Today we believe that what we wear is our own choice. However, in her book The Beauty Myth (1991), Naomi Wolf states that the fashion industry not only dictates how women should dress but also how they should look – namely slim, perfectly manicured and predominantly white. These narrow beauty ideals she argues reinforce the message that a woman’s worth is basically linked to her appearance: “The way we look determines our value to society.” Wolf also believes that the fashion industry tends to portray women as objects, specifically objects of male desire.
What you wear is always your choice, or at least it should be. But even in modern times society is still obsessed with the way women cover up. In 2009 thirteen women – including journalist Lubna al-Hussein – were arrested in Khartoum, Sudan, because they wore trousers in public. In Iraq ISIS claimed responsibility for stoning women to death in 2014 because they did not wear gloves with their niqab (an item of clothing that covers the face, worn by some Muslim women) . They might not always have hidden, oppressive motives behind them, but every time a woman’s body is sexualized, politicised, and manipulated in order to fit a certain standard, it’s not merely a dress code. It’s a reflection of how that society sees her and the role she is expected to fulfil.
In conclusion, the exhibition also includes the works of contemporary artist Lebo Thoka. Thoka addresses current instances of femicide and documents the stories of South African women who suffered brutal gender- based violence. They paid the ultimate price for being women: death. The sequence of the work is based on the idea of a black Virgin Mary that leads the viewer through each tragedy these women had to face. Each title of every portrait is the name of the deceased woman as well as a description and age of the events that lead to each woman’s fate.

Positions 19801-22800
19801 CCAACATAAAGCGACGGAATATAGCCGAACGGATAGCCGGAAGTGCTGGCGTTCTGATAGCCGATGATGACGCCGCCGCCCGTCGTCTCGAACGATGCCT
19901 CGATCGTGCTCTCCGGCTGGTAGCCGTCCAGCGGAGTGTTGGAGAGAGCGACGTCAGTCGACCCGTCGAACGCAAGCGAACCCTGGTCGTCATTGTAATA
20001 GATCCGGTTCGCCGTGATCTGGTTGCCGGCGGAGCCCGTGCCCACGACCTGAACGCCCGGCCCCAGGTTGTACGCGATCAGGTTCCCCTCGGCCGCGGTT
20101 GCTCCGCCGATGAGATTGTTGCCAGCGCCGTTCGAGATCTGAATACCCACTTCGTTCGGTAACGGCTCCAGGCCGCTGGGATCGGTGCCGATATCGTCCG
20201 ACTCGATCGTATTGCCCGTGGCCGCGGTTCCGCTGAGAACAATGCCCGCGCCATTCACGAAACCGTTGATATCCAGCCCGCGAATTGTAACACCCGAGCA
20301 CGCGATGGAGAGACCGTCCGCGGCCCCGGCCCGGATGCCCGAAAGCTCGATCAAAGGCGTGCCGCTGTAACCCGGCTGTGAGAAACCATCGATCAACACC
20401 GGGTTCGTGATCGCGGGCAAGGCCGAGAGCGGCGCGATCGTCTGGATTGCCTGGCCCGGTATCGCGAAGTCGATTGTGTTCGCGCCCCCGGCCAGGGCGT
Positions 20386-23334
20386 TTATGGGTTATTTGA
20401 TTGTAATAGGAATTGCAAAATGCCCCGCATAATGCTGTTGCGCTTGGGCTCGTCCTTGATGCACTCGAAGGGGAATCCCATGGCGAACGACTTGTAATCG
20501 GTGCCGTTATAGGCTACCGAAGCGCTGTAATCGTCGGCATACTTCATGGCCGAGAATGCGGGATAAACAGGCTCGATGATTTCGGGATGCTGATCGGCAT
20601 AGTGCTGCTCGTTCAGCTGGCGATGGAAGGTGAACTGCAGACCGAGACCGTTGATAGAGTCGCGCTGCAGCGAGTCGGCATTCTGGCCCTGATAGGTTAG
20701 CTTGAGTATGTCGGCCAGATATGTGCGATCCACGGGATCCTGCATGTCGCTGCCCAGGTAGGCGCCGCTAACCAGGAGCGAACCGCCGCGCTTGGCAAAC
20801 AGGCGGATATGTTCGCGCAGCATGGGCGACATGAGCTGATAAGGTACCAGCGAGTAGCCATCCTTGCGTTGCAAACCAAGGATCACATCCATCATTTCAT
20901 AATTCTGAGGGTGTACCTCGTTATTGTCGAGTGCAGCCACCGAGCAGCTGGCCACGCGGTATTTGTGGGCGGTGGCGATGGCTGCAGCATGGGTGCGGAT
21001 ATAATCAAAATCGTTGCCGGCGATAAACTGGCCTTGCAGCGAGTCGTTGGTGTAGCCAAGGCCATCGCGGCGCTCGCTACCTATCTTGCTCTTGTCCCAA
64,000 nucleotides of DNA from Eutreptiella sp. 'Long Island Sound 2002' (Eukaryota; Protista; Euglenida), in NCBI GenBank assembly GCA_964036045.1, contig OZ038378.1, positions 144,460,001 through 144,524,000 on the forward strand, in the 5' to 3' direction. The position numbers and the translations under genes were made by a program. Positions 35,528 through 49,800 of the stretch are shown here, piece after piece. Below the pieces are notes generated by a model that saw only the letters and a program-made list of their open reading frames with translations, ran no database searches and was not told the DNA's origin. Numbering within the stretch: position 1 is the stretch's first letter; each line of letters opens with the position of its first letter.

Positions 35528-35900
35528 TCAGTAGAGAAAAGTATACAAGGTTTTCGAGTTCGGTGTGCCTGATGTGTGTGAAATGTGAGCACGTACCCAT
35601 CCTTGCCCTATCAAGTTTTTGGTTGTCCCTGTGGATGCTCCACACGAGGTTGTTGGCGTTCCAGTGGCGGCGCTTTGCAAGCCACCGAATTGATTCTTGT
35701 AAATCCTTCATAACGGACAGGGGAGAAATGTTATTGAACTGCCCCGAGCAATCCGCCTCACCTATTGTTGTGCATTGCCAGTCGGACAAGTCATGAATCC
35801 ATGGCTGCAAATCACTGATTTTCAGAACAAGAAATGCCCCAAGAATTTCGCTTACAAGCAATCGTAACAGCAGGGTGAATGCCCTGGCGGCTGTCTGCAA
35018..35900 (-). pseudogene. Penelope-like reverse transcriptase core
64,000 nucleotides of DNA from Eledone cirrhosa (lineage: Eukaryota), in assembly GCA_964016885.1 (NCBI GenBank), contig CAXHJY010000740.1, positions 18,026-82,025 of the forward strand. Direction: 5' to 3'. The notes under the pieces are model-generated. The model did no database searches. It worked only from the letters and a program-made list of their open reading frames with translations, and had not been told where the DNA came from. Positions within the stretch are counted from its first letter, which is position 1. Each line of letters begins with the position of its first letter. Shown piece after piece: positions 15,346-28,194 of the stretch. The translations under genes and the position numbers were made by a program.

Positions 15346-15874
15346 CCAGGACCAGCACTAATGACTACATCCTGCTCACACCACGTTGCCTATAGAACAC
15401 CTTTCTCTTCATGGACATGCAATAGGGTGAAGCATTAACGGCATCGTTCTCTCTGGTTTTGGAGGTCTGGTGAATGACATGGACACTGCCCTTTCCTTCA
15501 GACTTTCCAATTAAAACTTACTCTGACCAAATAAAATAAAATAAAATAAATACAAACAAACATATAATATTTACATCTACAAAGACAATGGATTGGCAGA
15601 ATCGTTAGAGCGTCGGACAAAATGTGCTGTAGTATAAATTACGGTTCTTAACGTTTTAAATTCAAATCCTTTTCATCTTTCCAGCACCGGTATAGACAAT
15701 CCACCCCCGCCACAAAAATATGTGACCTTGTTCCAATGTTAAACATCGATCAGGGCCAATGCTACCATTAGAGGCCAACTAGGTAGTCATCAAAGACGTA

The ‘dress’ or draping Thoka uses in the photographs is fascinating. Being covered in plastic rubbish bags is a strong metaphor that these women were seen as disregarded, unimportant and ‘rubbish’ while being left in the hands of their murderer. Simultaneously Thoka succeeds in enshrining these women with elements of beauty and divineness while narrating their stories within their absences.
Karabo Mokoena is based on the tragic fate of a 22- year- old woman who was brutally murdered by her partner. He burnt her body and left her in a shallow grave. Nonhle Charmaine Mbonambi was 24 years old, stabbed to death by her ex-boyfriend, and left 3 children behind. Unknown woman tells the story of a woman who was murdered and discarded on a dumpsite in Mofolo.
Today our supposedly liberated society proclaims equality and freedom for women, but still it seems somewhat like an idealist’s pipe dream. As Lebo Thoka states: “The South African justice system does not prioritise the protection of women because it is necessary, but only when it is beneficial to do so. Patriarchy is the puppeteer and women are its puppets”.